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A tour of Ford's Virttex virtual driving simulator

updated 07:40 pm EST, Mon January 17, 2011

We go through Ford's Virttex driving dome

A blogger with media credentials for the North American International Auto Show ran his SUV off the road Tuesday, January 11, 2011, in Dearborn, Michigan. There were no injuries, or property damage. The vehicle survived without incident. Immediately following the shunt, the driver had lunch.

And so it goes in Ford's Virttex (VIRtual Test Track EXperiment) virtual reality simulator lab at the company's Dearborn Research Center.

Electronista had a chance to experience what Ford designers and engineers use as a tool to develop new technologies including head-up displays, driver drowsiness alerts, lane-departure warnings, texting, and night visibility. Although other simulators are in use in Europe, Ford officials state their example is the only one owned by an automotive manufacturer in North America.





The lab's director, Dr. Mike Blommer, explained how the facility is used to develop safer, green, and feature-rich technologies for future products. Current studies include research in how connectivity through smartphones and other devices impact driver safety. He continued by saying, "you need a great tool, which Virttex is. With it, we can examine the science and psychology of a situation."



Blommer described how Sync and MyFordTouch were both developed in this lab. "All digital companies have some influence over what we do here in the Virttex lab," he said. Recent tests include drowsiness studies, and three-hour nighttime drives that take place after test subjects have had large meals. They generally result in drivers taking what are called micro-sleeps, where they close their eyes for split-second intervals, the results, which sometimes can be deadly.

The simulator is made of a geodesic-style dome and platform, which has a full size car inside as a test bed. It is mounted on hydraulic struts, which can simulate road grades, bumpy roads, banked turns and sudden stops. Loaded with wrap-around video displays, cameras, radio communications to and from the control room, sensors, monitors, and computer racks, it is easily upgradable with newer technologies as they become available. Built at a cost of $7 million, the only other model so equipped is located at the University of Iowa.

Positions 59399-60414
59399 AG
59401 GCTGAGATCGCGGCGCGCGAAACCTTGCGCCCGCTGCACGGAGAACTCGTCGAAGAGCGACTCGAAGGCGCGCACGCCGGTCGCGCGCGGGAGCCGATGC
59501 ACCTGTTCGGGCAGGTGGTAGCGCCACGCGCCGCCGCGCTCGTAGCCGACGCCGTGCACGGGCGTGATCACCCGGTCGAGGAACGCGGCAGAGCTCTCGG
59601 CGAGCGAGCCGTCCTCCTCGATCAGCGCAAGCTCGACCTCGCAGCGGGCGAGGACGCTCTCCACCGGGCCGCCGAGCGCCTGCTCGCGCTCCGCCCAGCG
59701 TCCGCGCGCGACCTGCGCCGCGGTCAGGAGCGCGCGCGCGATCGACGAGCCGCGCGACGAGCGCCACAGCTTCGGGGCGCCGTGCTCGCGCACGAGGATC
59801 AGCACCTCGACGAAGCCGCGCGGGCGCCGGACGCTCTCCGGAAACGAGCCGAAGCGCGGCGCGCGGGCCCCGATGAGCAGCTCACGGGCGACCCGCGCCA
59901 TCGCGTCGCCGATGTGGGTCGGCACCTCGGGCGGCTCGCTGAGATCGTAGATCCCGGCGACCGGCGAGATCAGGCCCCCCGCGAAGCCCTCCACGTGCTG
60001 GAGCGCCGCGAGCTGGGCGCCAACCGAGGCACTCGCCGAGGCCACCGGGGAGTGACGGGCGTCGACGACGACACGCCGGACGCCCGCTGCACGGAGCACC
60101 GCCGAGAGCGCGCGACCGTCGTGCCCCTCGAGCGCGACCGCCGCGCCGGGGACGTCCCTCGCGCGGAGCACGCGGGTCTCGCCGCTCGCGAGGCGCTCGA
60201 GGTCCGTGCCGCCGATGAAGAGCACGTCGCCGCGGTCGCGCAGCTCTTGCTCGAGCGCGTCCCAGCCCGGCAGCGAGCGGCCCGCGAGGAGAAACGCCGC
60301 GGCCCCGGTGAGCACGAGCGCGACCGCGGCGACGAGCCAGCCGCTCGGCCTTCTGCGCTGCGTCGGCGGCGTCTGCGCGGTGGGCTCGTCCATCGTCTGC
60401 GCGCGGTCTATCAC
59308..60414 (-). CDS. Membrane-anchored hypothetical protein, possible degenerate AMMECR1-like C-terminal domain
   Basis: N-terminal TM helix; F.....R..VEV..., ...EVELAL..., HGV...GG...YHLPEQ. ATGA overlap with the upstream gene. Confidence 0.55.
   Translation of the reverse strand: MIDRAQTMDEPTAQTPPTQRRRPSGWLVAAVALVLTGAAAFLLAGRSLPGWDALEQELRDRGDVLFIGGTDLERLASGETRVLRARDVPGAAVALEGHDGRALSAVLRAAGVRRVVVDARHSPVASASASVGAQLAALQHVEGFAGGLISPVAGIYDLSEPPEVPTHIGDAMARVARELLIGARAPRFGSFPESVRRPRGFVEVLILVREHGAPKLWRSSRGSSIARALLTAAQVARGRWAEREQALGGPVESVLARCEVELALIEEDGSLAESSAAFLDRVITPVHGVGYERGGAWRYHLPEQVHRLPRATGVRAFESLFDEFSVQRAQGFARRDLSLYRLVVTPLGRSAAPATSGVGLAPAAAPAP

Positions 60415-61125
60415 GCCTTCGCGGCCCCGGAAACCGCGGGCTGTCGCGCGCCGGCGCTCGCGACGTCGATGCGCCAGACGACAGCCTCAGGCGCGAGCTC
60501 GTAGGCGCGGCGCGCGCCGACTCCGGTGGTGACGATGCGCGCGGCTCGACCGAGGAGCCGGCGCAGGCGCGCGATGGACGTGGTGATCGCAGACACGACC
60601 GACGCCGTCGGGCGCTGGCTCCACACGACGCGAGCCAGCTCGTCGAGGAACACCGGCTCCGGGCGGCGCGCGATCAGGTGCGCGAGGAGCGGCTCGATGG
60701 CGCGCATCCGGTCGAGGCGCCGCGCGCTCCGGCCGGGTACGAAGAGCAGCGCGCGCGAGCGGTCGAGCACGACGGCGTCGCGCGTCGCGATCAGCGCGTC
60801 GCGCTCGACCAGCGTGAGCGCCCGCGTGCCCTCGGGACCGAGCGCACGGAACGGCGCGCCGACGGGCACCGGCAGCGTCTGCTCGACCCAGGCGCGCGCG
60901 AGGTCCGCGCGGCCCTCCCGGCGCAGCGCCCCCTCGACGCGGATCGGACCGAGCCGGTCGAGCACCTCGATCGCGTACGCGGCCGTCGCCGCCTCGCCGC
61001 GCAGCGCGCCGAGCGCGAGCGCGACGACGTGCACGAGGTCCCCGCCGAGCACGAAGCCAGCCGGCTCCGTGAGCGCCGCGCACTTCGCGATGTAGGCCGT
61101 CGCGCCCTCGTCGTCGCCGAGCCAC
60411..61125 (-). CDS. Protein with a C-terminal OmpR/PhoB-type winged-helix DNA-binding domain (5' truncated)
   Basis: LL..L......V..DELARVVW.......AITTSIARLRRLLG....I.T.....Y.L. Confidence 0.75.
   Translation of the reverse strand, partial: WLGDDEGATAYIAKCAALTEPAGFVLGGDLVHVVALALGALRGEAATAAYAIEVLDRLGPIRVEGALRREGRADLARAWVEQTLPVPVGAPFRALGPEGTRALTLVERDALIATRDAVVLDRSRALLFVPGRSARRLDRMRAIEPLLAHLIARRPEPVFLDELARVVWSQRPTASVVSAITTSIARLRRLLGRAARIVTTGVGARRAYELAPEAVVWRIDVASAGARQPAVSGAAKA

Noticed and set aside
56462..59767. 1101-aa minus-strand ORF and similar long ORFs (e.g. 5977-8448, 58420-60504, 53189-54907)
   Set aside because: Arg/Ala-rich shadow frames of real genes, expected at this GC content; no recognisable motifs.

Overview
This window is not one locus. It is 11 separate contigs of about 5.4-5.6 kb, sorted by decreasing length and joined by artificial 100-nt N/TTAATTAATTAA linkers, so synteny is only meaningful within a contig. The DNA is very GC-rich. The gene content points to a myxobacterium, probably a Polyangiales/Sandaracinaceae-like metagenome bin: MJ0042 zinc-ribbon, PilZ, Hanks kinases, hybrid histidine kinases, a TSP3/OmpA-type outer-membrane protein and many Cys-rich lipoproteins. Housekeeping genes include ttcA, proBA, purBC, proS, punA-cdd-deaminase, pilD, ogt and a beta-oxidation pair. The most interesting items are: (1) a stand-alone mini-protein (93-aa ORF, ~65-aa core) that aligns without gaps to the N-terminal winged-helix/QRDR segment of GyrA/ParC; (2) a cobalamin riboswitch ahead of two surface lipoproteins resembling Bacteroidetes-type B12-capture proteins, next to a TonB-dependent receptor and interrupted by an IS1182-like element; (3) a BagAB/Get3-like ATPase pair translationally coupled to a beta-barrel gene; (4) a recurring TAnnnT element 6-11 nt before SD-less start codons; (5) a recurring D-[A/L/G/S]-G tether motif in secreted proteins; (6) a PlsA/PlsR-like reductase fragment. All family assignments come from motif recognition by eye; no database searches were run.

"Texting distraction is getting a lot of attention," Blommer said. "Our research has shown that teens, some with as little as a year of driving under their belts, are trusting of the traffic around them. They will look at their phones and dial a complete phone number, while more seasoned operators will dial a couple of digits, look at the road ahead of them, dial a couple more, then look up again, and continue to go back and forth until they dial the complete number."

Technologies such as lane departure warning systems have come from research performed at Virttex. But awareness of social aspects of the technology has also occurred as a result. Virttex engineers have experimented with alerts, which may cause widespread panic in the cabin, in the form of a sound meant to alert the driver that in the process, also alerts the passengers. The other option is haptic response, where the driver receives a pulsing through the steering wheel, letting him know of a lane departure occurring.





Difficulties also occur in other testing. Blommer related how European roads can be modeled in Virttex, but most likely would be driven by drivers experienced on North American roads. "The challenge for us is to accommodate the youngest (16-years old) and oldest drivers, and everyone in between," he said.



By Electronista Staff
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